01 Sep DEI Committee Update 9-1-22
Each year, on September 15th the United States observes National Hispanic Heritage Month: A national celebration to honor the history, culture and influence of past generations who came from Spain, Mexico, the Caribbean and Central and South America. U.S. & World.
It started in 1968 under President Lyndon Johnson as a one-week celebration called Hispanic Heritage Week. In 1988 It was expanded to 30 days by president Reagan in 1988 and later that year made into law on august 17th.
Hispanic Heritage Month takes place over 30 days starting on the 15th – a nod to the anniversaries of national independence for a number of Latin American countries like: Costa Rica, El Salvador, Guatemala, Honduras and Nicaragua all recognize September 15 as the date of their independence. Within that 30 day period we also have Columbus Day or Día de la Raza, or indigenous day.
Hispanic and Latino are often used interchangeably though they actually mean two different things. Hispanic refers to people who speak Spanish and/or are descended from Spanish-speaking populations, while Latino refers to people who are from or descended from people from Latin America.
In today’s United States, these terms are often thought of as racial categories and are often used to describe race, in the way that we also use white, Black, and Asian.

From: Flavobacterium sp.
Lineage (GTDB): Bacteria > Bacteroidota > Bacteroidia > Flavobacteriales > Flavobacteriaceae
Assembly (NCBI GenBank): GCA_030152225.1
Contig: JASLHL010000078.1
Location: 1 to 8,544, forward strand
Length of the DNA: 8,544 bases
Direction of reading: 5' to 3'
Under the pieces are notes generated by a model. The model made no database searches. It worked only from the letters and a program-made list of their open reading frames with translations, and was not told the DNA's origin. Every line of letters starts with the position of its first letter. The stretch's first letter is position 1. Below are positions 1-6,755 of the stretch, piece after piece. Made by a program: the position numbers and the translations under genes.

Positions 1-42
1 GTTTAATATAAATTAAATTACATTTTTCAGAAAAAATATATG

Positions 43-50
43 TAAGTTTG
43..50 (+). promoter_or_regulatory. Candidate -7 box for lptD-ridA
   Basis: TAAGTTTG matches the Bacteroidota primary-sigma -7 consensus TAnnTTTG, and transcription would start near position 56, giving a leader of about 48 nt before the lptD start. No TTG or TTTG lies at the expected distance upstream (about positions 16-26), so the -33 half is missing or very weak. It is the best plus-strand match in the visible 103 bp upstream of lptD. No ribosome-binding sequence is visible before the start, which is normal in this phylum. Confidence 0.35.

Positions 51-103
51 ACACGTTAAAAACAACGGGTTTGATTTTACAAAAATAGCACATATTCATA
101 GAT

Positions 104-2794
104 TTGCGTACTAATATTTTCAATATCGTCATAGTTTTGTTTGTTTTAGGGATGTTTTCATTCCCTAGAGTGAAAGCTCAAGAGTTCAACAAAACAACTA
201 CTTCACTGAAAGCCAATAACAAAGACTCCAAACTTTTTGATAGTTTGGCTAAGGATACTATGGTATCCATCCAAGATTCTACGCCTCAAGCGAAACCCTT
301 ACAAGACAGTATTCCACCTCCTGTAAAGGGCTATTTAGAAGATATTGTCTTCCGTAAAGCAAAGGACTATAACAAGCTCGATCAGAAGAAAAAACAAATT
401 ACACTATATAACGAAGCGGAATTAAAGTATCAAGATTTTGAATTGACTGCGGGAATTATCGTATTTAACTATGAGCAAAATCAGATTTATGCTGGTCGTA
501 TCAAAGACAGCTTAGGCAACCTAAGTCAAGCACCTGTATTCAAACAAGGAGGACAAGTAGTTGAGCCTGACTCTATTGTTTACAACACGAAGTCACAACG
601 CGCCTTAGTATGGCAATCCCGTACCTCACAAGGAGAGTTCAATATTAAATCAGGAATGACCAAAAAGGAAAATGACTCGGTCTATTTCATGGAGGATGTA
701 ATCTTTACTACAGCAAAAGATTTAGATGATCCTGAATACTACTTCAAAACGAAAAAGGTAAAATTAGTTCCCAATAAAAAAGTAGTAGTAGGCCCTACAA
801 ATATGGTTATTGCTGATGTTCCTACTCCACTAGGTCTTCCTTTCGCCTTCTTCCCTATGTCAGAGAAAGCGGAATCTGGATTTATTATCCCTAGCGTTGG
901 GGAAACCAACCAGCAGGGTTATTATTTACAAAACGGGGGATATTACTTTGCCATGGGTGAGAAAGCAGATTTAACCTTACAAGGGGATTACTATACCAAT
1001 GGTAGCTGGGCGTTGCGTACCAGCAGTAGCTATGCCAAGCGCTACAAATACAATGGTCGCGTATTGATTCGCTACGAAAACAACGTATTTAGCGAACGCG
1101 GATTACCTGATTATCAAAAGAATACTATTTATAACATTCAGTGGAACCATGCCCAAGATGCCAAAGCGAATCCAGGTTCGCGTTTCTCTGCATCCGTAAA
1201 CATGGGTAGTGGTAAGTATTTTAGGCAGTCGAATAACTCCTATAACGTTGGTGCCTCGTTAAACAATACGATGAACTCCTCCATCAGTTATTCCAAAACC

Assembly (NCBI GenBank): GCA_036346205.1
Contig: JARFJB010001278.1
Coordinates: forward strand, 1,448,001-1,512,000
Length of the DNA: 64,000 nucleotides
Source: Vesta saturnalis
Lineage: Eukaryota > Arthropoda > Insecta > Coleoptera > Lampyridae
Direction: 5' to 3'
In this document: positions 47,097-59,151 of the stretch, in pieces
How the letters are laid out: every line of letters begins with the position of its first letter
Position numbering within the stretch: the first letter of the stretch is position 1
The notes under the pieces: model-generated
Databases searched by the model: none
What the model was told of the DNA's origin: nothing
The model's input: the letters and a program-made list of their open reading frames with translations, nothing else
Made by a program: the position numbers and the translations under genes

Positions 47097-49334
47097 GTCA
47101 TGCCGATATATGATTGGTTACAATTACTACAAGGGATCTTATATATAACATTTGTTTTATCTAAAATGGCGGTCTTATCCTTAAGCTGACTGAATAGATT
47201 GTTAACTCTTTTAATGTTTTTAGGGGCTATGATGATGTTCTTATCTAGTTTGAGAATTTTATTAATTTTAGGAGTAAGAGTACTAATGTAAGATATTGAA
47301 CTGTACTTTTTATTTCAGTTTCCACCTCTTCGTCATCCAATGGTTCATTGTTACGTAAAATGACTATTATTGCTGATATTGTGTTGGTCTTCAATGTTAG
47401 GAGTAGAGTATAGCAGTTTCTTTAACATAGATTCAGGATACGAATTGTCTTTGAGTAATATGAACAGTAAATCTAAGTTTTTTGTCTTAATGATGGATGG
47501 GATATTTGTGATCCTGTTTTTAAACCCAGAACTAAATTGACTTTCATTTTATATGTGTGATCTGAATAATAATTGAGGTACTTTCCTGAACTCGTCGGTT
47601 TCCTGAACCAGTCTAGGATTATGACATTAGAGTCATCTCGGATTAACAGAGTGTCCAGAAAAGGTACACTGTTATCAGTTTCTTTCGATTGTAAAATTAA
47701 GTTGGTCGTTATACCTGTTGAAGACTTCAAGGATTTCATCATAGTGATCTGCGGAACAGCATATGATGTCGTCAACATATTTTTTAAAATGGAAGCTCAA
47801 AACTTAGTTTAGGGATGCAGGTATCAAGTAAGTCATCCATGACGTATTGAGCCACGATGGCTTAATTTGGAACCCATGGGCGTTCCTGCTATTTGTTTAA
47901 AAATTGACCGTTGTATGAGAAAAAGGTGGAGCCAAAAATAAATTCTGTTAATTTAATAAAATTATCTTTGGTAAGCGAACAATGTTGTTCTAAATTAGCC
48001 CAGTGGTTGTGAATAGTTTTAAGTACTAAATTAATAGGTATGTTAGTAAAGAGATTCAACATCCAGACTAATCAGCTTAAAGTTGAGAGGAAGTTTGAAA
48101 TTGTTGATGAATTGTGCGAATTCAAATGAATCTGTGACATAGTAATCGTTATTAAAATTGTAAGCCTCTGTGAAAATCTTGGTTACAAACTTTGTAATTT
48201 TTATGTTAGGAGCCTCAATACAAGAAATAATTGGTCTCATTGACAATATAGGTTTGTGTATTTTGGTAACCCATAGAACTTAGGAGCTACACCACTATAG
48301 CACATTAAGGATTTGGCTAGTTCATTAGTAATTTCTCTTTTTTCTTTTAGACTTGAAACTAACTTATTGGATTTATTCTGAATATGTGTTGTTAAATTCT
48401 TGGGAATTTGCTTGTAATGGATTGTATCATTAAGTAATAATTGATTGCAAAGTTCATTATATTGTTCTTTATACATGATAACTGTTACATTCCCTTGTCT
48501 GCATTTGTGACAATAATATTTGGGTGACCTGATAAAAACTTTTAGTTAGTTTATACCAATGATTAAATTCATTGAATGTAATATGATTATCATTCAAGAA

However, the populations they describe are actually composed of various racial groups, so using them as racial categories is inaccurate. They work more accurately as descriptors of ethnicity, but even that is a stretch given the diversity of peoples they represent.
In a literal sense, Hispanic refers to people who speak Spanish and/or who are descended from Spanish speaking lineage.
Latino is a term that refers to geography. It is used to signify that a person is from or descended from people from Latin America. It is, in fact, a shortened form of the Spanish phrase latinoamericano — Latin American, in English.
While reports indicate that the term Hispanic came into use by the government during the Nixon administration which was from 1968-1974 it wasn’t actually added into the census till 1980 as a question prompting the taker to determine whether the person was of Hispanic/ Spanish origin. In todays census, most of us self report.
That said, they are as important as identities for many people and communities, and they are used by the government to study the population, by law enforcement to study crime and punishment, and by researchers of many disciplines to study social, economic, and political trends, as well as social problems. For these reasons, it’s important to understand what they mean literally, how they are used by the state in formal ways, and how those ways sometimes differ from how people use them socially.
There are a million ways and different directions we can go when we talk about the complexities of the word Hispanic. However, How one identifies is a lifelong journey that lends itself to nuance, and not necessarily a fixed construct.
So whatever term you prefer — Hispanic or Latino/a/x — the debate itself shows the ongoing fight for recognition and being counted which is not over yet. In choosing what term to use, we still find ourselves asking: Who is included and who is excluded? And what do we hope to accomplish when we bring forth a word and speak its power?